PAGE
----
Transition from injury to ministry…
On an ordinary morning, while in bed in the hospital, Rev. Graham heard a voice that said, “Get up and walk.” She had been bedridden from her injury and several surgeries, and hadn’t been able to walk for a long time. She lifted herself off the bed, and took a few steps! Then she walked back to the bed, and the next day thought that she had been dreaming. But her roommate told her that she had walked! So, she began an aggressive regimen of physical therapy and eventually transitioned to walking with a cane. One day, her husband surprised her by driving her to Andover Newton Theological School because he knew that she had always wanted to be a pastor. He brought her to the chapel and she walked inside…
Now this chapel was built in such a way that it’s all windows completely around, so you can look in and see. I was the only one in this chapel, and this huge Bible was open. It was open to Ecclesiastes 3: There’s a time and season for everything. A time to be born, and a time to die. The tears just rolled down my face. I felt like I was going to get the pages wet. I stepped back and sat down and thought about it, and I said, “Well, maybe I can do it.”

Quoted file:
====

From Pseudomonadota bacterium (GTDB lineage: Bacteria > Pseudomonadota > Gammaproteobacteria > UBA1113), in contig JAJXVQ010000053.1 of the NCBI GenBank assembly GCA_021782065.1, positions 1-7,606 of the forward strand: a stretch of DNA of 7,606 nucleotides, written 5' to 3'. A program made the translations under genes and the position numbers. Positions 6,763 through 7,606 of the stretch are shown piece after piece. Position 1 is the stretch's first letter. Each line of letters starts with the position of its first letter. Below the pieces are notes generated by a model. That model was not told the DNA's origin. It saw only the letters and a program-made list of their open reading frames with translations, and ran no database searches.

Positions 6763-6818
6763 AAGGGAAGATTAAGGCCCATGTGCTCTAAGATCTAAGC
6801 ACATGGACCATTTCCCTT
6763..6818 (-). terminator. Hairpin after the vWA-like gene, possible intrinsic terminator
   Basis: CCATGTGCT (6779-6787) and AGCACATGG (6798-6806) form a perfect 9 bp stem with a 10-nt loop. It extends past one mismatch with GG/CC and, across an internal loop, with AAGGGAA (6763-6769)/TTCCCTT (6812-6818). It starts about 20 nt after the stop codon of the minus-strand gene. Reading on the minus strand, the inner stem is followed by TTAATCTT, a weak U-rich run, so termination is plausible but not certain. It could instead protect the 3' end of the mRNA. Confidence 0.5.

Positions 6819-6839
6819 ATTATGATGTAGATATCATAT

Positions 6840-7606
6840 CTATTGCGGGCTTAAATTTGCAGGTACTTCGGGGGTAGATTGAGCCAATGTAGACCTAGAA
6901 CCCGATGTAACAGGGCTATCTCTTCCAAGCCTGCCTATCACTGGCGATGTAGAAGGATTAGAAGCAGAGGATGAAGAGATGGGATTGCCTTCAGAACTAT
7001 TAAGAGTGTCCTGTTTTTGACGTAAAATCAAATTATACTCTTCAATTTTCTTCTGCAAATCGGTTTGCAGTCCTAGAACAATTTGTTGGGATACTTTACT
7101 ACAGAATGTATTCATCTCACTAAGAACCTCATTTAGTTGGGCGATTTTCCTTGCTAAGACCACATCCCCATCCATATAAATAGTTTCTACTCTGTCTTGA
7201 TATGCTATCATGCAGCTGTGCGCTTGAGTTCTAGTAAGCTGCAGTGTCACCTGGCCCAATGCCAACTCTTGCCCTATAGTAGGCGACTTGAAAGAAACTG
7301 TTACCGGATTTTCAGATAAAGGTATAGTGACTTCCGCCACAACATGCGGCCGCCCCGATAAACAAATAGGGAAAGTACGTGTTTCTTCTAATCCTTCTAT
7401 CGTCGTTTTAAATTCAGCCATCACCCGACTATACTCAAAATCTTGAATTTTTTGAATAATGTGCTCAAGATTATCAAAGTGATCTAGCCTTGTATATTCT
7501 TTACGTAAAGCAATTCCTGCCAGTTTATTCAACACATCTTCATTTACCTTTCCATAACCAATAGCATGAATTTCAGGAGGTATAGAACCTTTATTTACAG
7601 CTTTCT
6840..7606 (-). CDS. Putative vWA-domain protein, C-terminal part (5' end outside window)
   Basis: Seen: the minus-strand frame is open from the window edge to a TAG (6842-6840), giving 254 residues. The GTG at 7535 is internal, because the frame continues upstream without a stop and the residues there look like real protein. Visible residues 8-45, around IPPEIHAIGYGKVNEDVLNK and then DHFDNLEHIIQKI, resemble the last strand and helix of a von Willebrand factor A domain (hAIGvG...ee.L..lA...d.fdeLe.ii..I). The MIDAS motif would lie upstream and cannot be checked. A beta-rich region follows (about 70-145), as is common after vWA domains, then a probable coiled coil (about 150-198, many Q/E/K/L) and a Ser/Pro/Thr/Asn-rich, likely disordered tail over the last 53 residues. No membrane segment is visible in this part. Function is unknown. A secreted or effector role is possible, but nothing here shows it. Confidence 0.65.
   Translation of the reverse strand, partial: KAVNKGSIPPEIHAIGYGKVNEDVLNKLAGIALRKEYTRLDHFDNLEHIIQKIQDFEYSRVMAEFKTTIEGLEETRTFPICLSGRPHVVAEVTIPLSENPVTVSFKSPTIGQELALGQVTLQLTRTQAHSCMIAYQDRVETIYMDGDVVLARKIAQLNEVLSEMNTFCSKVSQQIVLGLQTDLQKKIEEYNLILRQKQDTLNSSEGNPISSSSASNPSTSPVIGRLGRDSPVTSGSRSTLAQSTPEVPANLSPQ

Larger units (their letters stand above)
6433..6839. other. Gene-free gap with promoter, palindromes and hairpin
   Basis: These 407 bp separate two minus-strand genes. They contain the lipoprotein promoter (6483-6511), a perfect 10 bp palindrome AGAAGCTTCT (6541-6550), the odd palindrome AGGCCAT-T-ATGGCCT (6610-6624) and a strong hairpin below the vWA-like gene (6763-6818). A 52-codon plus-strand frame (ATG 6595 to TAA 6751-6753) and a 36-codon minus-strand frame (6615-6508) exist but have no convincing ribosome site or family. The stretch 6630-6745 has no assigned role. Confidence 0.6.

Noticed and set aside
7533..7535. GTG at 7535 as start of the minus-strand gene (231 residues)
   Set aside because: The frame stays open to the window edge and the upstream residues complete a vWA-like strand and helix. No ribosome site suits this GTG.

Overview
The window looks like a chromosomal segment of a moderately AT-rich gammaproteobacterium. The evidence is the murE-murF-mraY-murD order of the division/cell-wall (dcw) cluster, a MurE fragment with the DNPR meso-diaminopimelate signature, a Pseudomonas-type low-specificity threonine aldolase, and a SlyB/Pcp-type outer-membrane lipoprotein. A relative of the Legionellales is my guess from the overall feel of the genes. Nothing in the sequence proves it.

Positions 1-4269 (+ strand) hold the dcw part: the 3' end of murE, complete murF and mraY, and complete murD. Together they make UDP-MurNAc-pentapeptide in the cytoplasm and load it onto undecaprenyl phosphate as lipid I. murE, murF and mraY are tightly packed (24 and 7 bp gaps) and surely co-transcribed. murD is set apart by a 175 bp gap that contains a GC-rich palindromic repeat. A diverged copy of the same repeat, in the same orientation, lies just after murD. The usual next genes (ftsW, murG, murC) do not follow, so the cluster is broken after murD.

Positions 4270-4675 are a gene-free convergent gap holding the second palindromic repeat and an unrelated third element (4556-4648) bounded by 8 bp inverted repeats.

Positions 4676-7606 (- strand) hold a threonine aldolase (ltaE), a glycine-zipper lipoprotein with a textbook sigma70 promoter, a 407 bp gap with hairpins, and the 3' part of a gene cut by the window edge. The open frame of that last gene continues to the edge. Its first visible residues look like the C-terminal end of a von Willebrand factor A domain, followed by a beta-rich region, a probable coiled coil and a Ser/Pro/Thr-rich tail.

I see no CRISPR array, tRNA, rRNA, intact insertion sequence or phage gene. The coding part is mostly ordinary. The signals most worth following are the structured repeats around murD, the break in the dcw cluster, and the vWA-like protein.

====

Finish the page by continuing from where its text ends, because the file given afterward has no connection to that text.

So, I went there, and took a few courses each semester. I stayed on campus, and every single time I showed up, there was one of three male students that would help me. I never had to call them. Somehow, they’d be walking past. One of those three were right there to carry my books to get me in and everything. Now mind you, I started there with a cane. By the time I graduated, no cane. And I was walking up the hill! It just felt as though I was getting better and better as I continued, and the support was phenomenal. It was wonderful. Sarah Drummond was so supportive, and she designed such a wonderful program for me that was so enriching, it was just incredible.